Micheal Jackson and his brothers were forced to practice for hours. Their father used a belt or a branch every time they got things wrong.
Trigger Warning: Corporal punishment, child abuse
The scars of a broken childhood remain forever. No matter how much you grow or mature, a part of you still looks behind the hurtful experiences of the past that traumatized you. The King of Pop Michael Jackson, unfortunately, had such a childhood. Though he caught the attention of people at a very young age with his wide smile and impeccable talent through the Jackson 5, Jackson's young mind was wounded by his father's abuse. As time progressed, the singer created a name of his own but his newfound success did not change the pain of his troubled childhood.
In 1993, he mustered the courage to speak about his father, Joe Jackson, and how his brutal parenting affected him as a young boy. Speaking to Oprah, the singer stated that his father pushed him and his siblings to work hard and rehearse for long hours. He claimed that his father would sit with a belt in hand while they practiced and punished them with it if things didn't go well.
"If you didn't do it the right way, he would tear you up, really get you. I love my father, but I don't know him. I don't know if I was his golden child or whatever it was. Some may call it a strict disciplinarian or whatever, but he was very strict. He was very hard. Just a look would scare… but I do forgive him," said the late artist, according to Mirror Online.
While Joe was behind the success of the Jackson 5, he forgot to give Michael and his siblings the love of a father. Jermaine, Michael's brother and a member of the band said, "None of us can remember him holding us or cuddling us or telling us 'I love you'," according to The Guardian.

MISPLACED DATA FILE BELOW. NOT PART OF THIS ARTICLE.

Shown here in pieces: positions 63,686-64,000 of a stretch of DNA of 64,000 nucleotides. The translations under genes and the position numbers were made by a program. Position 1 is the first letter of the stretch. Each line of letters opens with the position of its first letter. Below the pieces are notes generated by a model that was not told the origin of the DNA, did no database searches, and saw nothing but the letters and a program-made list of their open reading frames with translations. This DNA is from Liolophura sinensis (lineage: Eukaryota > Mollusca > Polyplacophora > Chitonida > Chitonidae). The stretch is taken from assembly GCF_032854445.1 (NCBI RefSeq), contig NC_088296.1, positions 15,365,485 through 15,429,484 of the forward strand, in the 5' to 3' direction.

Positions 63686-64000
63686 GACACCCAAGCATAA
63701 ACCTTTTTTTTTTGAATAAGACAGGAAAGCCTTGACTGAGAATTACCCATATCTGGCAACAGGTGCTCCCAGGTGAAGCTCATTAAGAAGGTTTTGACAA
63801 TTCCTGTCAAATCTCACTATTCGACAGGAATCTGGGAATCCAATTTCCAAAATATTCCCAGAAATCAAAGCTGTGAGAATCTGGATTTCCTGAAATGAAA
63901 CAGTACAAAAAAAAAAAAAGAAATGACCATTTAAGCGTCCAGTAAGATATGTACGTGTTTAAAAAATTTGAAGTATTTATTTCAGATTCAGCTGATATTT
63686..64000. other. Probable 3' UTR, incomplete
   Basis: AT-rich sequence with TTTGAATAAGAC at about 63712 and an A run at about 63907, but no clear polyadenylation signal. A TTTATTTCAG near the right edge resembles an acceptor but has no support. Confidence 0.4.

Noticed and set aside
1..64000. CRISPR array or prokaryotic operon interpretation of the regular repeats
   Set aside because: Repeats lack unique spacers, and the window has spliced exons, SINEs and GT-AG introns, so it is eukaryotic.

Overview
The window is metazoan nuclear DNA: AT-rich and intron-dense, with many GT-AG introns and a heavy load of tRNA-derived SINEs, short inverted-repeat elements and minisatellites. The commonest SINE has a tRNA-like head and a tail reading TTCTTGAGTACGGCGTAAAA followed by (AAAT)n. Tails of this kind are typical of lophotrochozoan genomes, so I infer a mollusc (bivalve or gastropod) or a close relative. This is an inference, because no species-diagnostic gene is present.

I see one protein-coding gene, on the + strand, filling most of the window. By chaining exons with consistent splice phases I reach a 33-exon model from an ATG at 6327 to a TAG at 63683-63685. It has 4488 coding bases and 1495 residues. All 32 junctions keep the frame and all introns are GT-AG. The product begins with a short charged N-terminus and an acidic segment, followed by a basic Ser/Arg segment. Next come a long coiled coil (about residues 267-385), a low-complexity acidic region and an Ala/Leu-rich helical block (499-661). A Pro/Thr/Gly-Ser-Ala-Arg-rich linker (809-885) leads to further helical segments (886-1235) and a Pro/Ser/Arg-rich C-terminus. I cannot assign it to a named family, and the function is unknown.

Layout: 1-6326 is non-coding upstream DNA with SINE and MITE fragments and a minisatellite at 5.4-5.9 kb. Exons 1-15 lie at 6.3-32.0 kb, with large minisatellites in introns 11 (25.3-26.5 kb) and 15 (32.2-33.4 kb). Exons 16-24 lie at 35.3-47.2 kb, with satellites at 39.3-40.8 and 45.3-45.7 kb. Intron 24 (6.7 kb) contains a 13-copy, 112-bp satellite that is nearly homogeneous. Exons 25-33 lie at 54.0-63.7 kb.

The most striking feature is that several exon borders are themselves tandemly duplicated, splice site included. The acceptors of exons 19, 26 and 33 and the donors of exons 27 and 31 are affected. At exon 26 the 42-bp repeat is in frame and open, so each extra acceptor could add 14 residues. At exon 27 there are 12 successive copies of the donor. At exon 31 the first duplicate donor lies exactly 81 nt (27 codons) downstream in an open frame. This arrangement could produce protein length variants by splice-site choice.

On discovering his children's musical talent, Joe just turned into a "cold and violent" man, who wanted results. He did not allow the kids to play outside with other children and insisted on a 5-hour practice every day after school. Moreover, he hit them with a branch every time they got a dance step wrong. The children were also hit with a belt buckle or the cord of an electric kettle.
"If you messed up you got hit, sometimes with a switch, sometimes with a belt. Dad would make me so mad at him that I’d try to get back at him and get beaten all the more," wrote Jackson in Moonwalk, his 1988 autobiography, according to Yahoo Entertainment. Besides, the kids were also forced to carry cinder blocks from one side of the garden to the other for hours as punishment.
Jackson once opened up about missing a childhood because of constantly being forced to work as a kid.
"It’s like being on a ride you can’t get off and you think, 'Oh my God. What did I do?' and you are committed and you can’t get off. It hit me before I was a teenager. I wanted so badly to play in the park across the street because the kids were playing baseball and football but I had to record," said the artist, according to Today.
Apart from the physical punishment, Joe called Jackson "big nose" after he found his talented son was very conscious of that particular feature. Joe's criticism and mockery affected Jackson so much that even as an adult that he constantly covered and touched his nose with his left hand, according to The Guardian.
Eventually, the singer distanced himself from his father and fired him from his manager post. Their relationship remained strained and Jackson claimed that despite being an adult he was still scared of his father.
"I am scared of my father to this day. My father walked in the room — and God knows I am telling the truth — I have fainted in his presence many times. I have fainted once to be honest. I have thrown up in his presence because when he comes in the room and this aura comes and my stomach starts hurting and I know I am in trouble," said the artist, according to Today. However, he claimed that he saw a change in his father.
Unfortunately, Jackson was not lucky enough to repair the broken relationship or get closure. He passed away in 2009.